Assistive technologies overview
Different types of robots have been developed to provide
various aids for older adults. The information in Table 1
reveals that enhancements in technology have
compensated elderly’s disabilities, which improved their life
quality and health conditions through remote controlling
]. Moreover, assistive robots and devices are
developed to provide physical aid to elderly to
accomplish their routine activities such as feeding, management
of medication, and emergency control [
it is obvious that older adults benefit from assistive
robots and devices to retain their autonomy, diminish
health-care needs, accomplish daily tasks, and increase
social communication . Albeit a great number of
useful assistive robots and devices are developed, yet some
older adults decline to accept technology in their routine
Assessment of assistive medical robots
Though a great number of assistive medical robots and
devices are developed for older adults, yet there is lack
of research studies related to acceptance of assistive
technology from older adults and their caretakers’ perspective
]. We believe that it is important to conduct
further research work surrounding this field. The declined
acceptance of older adults of assistive technologies is
mainly related to the limited knowledge and the
embarrassed emotions [
]. Moreover, [
] it is found out that
there are two primary factors affecting use of assistive
technology: abilities and attitudes. In accordance with
conducted ethnographic studies, older adults incline to
utilize assistive technology when the dignity and
autonomy of them are maintained [
]. Ethnographic studies
provided a series of recommendations to robot
designers and developers. The recommendations are in terms
of robot dimensions which should be fit within elderly’s
place, robot interface which should be easy to use, and
interaction feature which should meet elderly’s abilities.
Older adults’ attitude toward health‑care robots
There are two primary factors influence adoption of
technology by older adults: ease of use and usefulness
22, 33, 62
]. Ease of use factor refers to level of older
people’s knowledge about assistive technology. Older
adults, who are intermediate and familiar with assistive
technology, show positive perspectives [
usefulness refers to provision of physical assistance and
task monitoring such as carrying and picking up a heavy
item . The behavior of older adults has proved that
elderly decline to utilize assistive robots if their tasks are
not found useful [
]. Findings of the aforementioned
research studies have shown that robot functionalities,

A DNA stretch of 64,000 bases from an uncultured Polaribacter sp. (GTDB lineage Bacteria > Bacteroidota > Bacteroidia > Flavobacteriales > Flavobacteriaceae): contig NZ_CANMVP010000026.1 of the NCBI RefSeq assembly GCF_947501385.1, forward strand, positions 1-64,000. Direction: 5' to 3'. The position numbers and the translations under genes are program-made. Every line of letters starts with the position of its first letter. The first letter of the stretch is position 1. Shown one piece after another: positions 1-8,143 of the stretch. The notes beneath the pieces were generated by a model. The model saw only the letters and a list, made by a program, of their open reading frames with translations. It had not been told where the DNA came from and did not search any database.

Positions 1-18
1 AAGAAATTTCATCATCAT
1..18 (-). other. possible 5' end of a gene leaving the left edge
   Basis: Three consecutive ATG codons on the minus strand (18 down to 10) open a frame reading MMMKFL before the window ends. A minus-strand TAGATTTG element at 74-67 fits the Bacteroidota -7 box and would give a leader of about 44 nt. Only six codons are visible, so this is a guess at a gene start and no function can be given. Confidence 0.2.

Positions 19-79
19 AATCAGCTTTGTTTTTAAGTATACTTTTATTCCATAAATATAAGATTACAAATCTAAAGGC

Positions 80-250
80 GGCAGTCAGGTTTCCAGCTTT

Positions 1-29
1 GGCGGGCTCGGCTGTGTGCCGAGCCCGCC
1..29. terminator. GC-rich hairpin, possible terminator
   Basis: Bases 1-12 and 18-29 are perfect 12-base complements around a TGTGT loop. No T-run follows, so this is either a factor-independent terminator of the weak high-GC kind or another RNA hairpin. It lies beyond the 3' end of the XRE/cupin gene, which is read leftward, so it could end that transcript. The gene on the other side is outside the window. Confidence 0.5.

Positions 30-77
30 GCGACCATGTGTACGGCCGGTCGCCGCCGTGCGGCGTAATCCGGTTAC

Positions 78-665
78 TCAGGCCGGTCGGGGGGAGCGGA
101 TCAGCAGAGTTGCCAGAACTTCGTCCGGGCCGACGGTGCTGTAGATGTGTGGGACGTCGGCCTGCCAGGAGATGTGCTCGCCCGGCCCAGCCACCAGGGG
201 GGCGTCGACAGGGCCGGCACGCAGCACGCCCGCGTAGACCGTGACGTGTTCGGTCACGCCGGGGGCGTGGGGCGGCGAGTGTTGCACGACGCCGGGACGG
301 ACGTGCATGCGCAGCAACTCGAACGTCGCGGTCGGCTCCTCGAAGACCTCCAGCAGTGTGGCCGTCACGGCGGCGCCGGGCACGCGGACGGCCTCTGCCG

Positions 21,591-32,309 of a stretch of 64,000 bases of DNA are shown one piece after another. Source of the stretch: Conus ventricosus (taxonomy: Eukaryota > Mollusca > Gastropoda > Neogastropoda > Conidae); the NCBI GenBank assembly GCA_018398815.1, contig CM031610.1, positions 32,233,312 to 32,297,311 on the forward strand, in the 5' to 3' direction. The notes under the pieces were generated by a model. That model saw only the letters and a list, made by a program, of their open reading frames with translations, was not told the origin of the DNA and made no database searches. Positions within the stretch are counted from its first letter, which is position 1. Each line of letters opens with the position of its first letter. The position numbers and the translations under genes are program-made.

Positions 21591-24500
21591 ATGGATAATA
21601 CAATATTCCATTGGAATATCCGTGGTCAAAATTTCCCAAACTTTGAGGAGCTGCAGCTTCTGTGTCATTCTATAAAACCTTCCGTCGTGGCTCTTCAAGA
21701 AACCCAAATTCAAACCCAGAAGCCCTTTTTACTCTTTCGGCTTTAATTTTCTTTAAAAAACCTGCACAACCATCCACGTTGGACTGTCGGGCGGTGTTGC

related to nonsocial tasks and robot interaction, are the
most influential factors in technology acceptance by the
older people [
It is stated that older adults commonly refuse to use
assistive technology because of being novice at
accomplishing tasks with technology [
]. In addition, it is said
that older adults, unlike young people, are concerned
about learning technology skills. This tends to make
them refusing to use technology [
]. From a large-scale
research study, it is found that older adults show
positive attitudes toward assistive technology adoption when
they are assisted with significant task [
]. A number of
research studies revealed that cost is one of the primary
factors which make older people concerned. They incline
to adopt assistive technology if the advantages outweigh
the cost [
15, 45, 59
]. In accordance with previous
studies, the use of technology appeals older adults if it only
offers them greater autonomy [
]. Moreover, unlike
Assistive walking devices are primarily created to
compensate older adults’ disabilities, while
maintaining better balance, stability, and walking support.
They also help in facilitating mobility, maneuvering,
walking, standing, sitting, and independency. These
devices are enhanced with information and
communication technology to detect fall incidents, fall
prevention, and also ameliorate alarming system. The
enhancement in walking devices reduces waiting
time to receive assistance [
]. Furthermore, ICT assists
medical professionals and caretakers to monitor fall
incidents closely [
Albeit a great number of medical professionals believe
that animals have deleterious health consequences
such as injuries and infection, a noticeable number
of them subscribe to the belief that interaction with
animal leads to emotive effects to patients. For this
reason, animal robots with the purpose of
communicating with and entertaining older adults, ameliorating
health condition, and relieving distressing imitate
animal behaviors [
Pearl and Wakamuru robot [
], robo robot [
], and RIBA [
Mobile manipulator robot [
Rolling walker [
], knee walker [
], crutch [
], and cane
], NeCoRo [
], AIBO [
], bandit [
accompany robots [
Tele-operated robot [
This type of robot primarily identifies older adults’ needs iCub robot and nao robot [
and also provides services for both elderlies and their
caregivers. The main features of this robot are to
provide medication reminder, to detect issues and take
action to inform caregiver, manage plans, and assist
elderly to take off [
youngsters, older adults show different attitude toward
Moreover, negative attitudes toward robots and
negatechnology acceptance. Older adults decline to trust on
tive image of robots were noticed. The same attitude has